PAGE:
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Originally published September 3, 2007 at 12:00 AM | Page modified September 3, 2007 at 2:03 AM

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Online scheduler simplifies staffing

A weekly column profiling companies and personalities. This week:

What: Shiftboard

What it does: The Seattle company is developing an online scheduling tool where people sign up for available shifts. Nonprofits use it to organize volunteers. For-profits, such as hospitals, use it to fill odd jobs without having to make a phone call.

Who: Bryan Lhuillier is the founder and chief technology officer, who spun off the idea from Coverage Systems, a Seattle staffing software firm.

Details: Founded in 2005, the company, with offices in Pioneer Square, has fewer than 10 workers, including contractors.

Customers: An example of a for-profit customer is Delivery Express, a Seattle courier service that uses Shiftboard to manage its 100 drivers. A nonprofit example is Bumbershoot, the big Labor Day music festival that is using Shiftboard to fill 2,000 volunteer positions.

Lhuillier said Shiftboard was used to filling even more shifts because the system is designed so that volunteers can change their shifts or swap with others.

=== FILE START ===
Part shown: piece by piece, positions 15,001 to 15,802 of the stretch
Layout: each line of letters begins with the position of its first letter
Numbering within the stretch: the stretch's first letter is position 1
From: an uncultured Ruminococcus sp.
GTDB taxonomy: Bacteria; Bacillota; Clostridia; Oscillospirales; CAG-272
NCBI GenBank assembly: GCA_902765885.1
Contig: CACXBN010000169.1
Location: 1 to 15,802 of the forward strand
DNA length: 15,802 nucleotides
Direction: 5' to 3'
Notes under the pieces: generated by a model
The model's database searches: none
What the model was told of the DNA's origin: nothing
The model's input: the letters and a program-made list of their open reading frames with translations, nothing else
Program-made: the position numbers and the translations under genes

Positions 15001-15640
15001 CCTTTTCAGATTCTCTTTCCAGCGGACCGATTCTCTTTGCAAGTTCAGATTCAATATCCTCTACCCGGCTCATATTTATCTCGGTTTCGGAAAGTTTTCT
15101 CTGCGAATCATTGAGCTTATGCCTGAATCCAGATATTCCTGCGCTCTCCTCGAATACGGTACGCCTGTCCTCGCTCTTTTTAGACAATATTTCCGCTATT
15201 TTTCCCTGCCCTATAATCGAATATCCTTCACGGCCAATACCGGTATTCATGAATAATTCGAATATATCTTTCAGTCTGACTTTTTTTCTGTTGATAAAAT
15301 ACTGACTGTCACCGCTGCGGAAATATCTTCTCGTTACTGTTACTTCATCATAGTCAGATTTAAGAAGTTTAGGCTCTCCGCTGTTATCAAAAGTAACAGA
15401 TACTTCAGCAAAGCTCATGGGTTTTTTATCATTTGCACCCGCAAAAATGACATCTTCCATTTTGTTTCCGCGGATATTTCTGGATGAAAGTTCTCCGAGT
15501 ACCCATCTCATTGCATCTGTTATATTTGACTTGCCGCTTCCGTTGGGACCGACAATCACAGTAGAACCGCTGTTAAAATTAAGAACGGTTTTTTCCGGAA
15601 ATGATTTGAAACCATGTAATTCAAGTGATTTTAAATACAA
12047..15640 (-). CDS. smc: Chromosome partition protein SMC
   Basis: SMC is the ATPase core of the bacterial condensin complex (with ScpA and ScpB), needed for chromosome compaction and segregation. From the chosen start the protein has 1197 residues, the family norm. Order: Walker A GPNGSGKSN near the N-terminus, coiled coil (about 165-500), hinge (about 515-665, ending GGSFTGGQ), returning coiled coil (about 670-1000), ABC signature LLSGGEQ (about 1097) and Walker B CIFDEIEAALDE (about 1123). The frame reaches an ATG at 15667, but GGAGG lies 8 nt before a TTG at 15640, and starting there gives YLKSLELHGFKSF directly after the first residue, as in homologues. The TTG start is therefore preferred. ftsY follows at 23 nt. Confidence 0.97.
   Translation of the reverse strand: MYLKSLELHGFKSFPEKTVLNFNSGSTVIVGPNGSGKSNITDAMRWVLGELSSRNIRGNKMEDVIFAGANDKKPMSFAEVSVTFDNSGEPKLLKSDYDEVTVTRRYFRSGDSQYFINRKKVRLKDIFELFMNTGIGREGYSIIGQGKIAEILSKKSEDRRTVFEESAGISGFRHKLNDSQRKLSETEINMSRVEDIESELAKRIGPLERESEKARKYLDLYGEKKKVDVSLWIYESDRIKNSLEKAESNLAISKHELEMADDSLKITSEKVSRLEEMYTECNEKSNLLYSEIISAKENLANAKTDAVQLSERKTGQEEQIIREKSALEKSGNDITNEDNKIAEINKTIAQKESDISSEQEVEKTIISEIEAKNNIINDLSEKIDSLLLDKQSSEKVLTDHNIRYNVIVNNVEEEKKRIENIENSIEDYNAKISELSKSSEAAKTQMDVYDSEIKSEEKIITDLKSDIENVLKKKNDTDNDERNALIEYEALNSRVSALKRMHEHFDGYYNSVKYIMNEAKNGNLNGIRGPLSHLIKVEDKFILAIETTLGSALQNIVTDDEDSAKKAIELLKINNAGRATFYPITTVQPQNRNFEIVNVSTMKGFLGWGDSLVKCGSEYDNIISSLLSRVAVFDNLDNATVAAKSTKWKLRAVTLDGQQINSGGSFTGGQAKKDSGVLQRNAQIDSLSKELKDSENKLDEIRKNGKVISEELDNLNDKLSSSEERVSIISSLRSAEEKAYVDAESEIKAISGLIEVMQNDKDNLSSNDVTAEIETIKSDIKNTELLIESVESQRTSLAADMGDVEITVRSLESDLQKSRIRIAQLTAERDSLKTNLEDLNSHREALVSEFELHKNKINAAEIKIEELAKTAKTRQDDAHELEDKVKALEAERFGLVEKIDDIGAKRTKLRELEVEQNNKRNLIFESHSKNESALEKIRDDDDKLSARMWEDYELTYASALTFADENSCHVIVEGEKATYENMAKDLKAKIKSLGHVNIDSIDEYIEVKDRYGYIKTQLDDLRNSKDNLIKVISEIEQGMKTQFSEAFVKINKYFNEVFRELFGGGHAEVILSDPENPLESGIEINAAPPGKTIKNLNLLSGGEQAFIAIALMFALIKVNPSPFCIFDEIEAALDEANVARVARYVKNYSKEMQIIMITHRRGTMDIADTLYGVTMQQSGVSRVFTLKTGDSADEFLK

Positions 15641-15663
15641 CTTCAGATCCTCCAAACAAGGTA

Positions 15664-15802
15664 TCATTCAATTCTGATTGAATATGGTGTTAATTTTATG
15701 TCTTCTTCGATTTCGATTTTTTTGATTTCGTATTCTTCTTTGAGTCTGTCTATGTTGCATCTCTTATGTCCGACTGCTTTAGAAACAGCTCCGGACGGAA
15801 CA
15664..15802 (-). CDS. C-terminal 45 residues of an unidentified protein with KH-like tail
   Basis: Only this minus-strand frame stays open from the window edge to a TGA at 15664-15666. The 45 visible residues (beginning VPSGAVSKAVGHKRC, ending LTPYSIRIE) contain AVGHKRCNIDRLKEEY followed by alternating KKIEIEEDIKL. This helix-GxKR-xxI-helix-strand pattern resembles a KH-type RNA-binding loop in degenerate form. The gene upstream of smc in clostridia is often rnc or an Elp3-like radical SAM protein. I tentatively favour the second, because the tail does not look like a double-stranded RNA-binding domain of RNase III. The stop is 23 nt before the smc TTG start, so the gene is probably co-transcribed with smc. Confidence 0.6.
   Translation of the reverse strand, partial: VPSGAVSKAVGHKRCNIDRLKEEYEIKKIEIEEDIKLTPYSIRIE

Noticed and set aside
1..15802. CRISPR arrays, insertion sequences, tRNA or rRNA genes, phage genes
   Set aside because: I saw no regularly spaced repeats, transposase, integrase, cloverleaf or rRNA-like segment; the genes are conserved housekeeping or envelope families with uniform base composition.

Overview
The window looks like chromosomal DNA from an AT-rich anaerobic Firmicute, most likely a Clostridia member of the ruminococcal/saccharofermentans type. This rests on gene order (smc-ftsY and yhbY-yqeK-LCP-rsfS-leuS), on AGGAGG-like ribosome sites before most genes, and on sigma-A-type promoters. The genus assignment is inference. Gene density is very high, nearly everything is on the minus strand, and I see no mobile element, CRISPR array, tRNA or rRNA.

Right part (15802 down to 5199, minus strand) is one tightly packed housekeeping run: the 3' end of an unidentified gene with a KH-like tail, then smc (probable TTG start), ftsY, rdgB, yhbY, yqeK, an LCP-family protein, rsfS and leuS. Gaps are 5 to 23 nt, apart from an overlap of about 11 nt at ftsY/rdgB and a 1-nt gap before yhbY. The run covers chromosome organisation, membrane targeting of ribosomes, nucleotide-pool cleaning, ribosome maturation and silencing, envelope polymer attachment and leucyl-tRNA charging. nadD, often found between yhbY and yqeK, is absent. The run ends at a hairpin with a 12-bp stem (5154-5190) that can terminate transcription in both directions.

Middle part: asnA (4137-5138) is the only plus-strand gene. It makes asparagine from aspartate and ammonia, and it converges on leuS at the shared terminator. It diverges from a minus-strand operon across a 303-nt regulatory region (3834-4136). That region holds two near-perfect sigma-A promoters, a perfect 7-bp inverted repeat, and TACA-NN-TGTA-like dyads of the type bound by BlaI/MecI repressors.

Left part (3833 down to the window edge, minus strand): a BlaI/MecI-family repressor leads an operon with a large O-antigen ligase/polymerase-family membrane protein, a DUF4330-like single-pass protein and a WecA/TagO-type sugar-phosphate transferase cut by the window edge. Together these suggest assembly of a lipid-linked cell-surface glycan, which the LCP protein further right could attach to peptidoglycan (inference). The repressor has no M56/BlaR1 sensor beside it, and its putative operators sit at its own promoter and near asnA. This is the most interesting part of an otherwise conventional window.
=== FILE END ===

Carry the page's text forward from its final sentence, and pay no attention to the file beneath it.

Other features: The site allows coordinators to communicate quickly with workers. Alerts or last-minute tips, such as taking the bus because parking will be bad, may be sent by e-mail or text message.

Mantra: Shiftboard is not a calendar, it's a schedule.

"There's a fundamental difference there. A calendar is the way people visual things that are happening. Scheduling is the meat and potatoes of putting something on a calendar," Lhuillier said.

Statistics: The service has tens of thousands of end-users in 40 states. Shiftboard has experienced 900 percent growth in the number of sites it has added in the past year.

What's next?: If you go to www.shiftboard.com today, you won't see much unless you have a username and password. But Lhuillier said he looks forward to creating a destination that connects people to new jobs and events.

— Tricia Duryee

Copyright © 2007 The Seattle Times Company

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